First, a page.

ACOSH Advocacy in Action - 12 November 2020


Welcome to the latest edition of the ACOSH Advocacy in Action e-bulletin for 2020. We aim to provide topical information on advocacy for tobacco control in Western Australia, Nationally and around the world. Please forward to others who may be interested. Thank you for your support.

The work of ACOSH is generously supported by Healthway and Lotterywest.


Select Committee on Tobacco Harm Reduction

On 6 October 2020, the Senate resolved to establish a Select Committee on Tobacco Harm Reduction.

The committee will inquire into tobacco harm reduction strategies, with particular reference to:

• The treatment of nicotine vaping products (electronic cigarettes and smokeless tobacco) in developed countries similar to Australia (such as the United Kingdom, New Zealand, the European Union and the United States), including but not limited to legislative and regulatory frameworks;

• The impact nicotine vaping products have had on smoking rates in these countries and the aggregate population health impacts of these changes in nicotine consumption;

• The established evidence on the effectiveness of e-cigarettes as a smoking cessation treatment;

• The established evidence on the uptake of e-cigarettes amongst non- smokers and the potential gateway effect onto traditional tobacco products;

• Evidence of the impact of legalising nicotine vaping products on youth smoking and vaping rates and measures that Australia could adopt to minimise youth smoking and vaping;

• Access to e-cigarette products under Australia’s current regulatory frameworks;

• Tobacco industry involvement in the selling and marketing of e-cigarettes; and

• Any other related matter.

Upcoming Public Hearings will take place on:
13 Nov 2020: Canberra
19 Nov 2020: Sydney

ACOSH presented a joint submission with the Cancer Council Australia and National Heart Foundation of Australia in response to the Inquiry.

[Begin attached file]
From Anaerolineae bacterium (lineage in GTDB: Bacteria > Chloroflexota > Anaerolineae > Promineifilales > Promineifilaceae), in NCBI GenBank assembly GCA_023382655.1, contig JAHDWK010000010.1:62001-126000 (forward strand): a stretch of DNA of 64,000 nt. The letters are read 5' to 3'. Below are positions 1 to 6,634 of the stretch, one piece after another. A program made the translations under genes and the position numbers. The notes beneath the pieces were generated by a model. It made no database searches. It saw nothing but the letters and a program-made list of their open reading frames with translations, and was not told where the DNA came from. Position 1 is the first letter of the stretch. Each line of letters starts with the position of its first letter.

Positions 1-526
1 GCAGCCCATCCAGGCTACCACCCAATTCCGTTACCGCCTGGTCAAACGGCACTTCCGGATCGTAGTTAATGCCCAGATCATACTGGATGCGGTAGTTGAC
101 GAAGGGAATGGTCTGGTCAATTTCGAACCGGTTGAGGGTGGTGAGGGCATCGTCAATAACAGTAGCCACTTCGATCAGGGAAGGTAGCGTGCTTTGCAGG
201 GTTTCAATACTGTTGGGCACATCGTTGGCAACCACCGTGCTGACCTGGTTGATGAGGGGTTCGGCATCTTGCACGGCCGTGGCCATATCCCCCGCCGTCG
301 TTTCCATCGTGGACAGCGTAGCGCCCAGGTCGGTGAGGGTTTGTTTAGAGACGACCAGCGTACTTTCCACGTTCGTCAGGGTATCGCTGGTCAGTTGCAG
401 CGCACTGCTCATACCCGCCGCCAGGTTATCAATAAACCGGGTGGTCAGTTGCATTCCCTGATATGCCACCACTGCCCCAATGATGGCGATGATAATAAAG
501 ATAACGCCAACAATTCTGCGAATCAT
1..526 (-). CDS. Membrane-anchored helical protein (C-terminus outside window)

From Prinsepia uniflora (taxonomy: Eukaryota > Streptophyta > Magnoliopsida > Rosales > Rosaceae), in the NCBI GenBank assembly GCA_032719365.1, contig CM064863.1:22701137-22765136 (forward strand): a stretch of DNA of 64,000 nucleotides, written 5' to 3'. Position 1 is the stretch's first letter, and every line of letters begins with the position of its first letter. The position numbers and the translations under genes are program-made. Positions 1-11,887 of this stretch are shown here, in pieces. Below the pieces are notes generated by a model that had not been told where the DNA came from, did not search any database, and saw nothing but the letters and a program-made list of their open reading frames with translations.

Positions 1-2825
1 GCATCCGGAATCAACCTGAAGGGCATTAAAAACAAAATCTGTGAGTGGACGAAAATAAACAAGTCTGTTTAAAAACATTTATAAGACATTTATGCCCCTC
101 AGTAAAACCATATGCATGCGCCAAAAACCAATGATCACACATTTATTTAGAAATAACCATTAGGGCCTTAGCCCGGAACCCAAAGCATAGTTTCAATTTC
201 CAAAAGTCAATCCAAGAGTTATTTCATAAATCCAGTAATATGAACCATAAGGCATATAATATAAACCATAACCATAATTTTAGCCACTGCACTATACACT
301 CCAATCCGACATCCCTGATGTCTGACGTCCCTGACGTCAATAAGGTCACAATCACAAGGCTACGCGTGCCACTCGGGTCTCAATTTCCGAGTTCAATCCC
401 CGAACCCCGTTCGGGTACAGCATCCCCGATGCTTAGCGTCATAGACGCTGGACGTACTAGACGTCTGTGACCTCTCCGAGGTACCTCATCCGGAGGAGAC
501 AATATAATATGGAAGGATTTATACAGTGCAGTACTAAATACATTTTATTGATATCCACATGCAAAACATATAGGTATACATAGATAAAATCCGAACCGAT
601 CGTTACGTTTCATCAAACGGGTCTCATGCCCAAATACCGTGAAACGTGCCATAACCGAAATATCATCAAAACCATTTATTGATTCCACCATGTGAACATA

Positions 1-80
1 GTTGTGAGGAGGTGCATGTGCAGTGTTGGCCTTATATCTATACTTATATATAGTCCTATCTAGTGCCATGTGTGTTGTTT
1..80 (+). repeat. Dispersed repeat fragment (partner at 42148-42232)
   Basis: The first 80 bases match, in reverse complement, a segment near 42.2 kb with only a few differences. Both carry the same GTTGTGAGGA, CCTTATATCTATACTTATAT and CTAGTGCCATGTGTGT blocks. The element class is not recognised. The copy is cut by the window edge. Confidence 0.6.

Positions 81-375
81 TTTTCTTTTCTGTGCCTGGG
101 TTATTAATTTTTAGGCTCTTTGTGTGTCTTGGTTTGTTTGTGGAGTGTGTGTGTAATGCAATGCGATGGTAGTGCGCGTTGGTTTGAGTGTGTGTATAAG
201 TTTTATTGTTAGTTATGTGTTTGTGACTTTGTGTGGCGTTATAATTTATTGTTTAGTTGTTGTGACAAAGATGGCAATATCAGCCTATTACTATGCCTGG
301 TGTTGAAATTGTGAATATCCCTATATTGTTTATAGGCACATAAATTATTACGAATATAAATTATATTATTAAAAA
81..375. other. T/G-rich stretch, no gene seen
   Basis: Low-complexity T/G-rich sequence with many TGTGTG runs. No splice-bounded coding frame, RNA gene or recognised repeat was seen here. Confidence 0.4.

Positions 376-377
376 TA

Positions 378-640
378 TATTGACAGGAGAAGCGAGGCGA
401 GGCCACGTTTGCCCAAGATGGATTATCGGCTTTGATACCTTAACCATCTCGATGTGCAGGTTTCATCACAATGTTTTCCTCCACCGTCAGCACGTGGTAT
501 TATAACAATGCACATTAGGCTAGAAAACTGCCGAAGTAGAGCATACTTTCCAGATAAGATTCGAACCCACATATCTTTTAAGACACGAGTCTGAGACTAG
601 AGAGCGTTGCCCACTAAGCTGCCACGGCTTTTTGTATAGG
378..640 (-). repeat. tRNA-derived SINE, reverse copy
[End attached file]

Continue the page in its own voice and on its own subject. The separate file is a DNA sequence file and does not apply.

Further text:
Representatives from ACOSH will present to the Committee at the public hearing on Thursday 19 November via teleconference.


Inquiry into the Commonwealth Electoral Amendment (Banning Dirty Donations) Bill 2020

“The purpose of the amendments in the bill is to prevent certain industries from making political donations, specifically:

▪ property developers
▪ the tobacco industry
▪ the banking industry
▪ liquor and gambling businesses
▪ pharmaceuticals companies
▪ the mining industry and
▪ representative organisations for these industries.

“The bill also imposes a cumulative limit on donations from any source of $3,000 per election term.”

ACOSH provided a submission recommending that the Commonwealth Electoral Amendment Bill include a prohibition on direct and indirect donations from the tobacco industry.

This recommendation is consistent with the Australian Government’s obligations under Article 5.3 of the World Health Organization Framework Convention on Tobacco Control (WHO FCTC).


E-cigarettes can be ‘gateway’ to cigarettes for teens with no prior intention to smoke

“A new study, published on 9 Nov in the journal Pediatrics, finds that e-cigarette use is associated with a higher risk of cigarette smoking among adolescents who had no prior intention of taking up conventional smoking.

“Abstinence from e-cigarettes can protect teens from becoming future smokers and should be framed as a smoking prevention strategy by all concerned stakeholders,” says Dr. Owotomo. “Pediatricians are best positioned to educate patients and families on the clinical and psychosocial consequences of e-cigarette use and should support education campaigns and advocacy efforts geared to discourage adolescent e-cigarette use.”


Australian smokers’ experiences and perceptions of recessed and firm filter cigarettes

“▪ Past studies have documented how tobacco companies have modified cigarette filters and that such modifications increase the appeal and reassure smokers about harms.

▪ Using a mixed-method design, this is the first study to focus on smokers’ perceptions of cigarettes with recessed filters and firm filters.

▪ The current study found smokers perceive both these filter modifications may reduce harm and that firm filters increase appeal.

▪ These filter variants undermine the aims of plain packaging legislation and should be disallowed.”


Supporting smoking cessation during pregnancy

The WA rollout of the Safer Baby Bundle, an evidence-based and collaboratively designed eLearning resource by the Stillbirth CRE to support healthcare professionals in providing best-practice care in stillbirth prevention, was launched this week.

The Safer Baby Bundle provides evidence-based recommendations in five key risk areas including ‘supporting women to stop smoking’.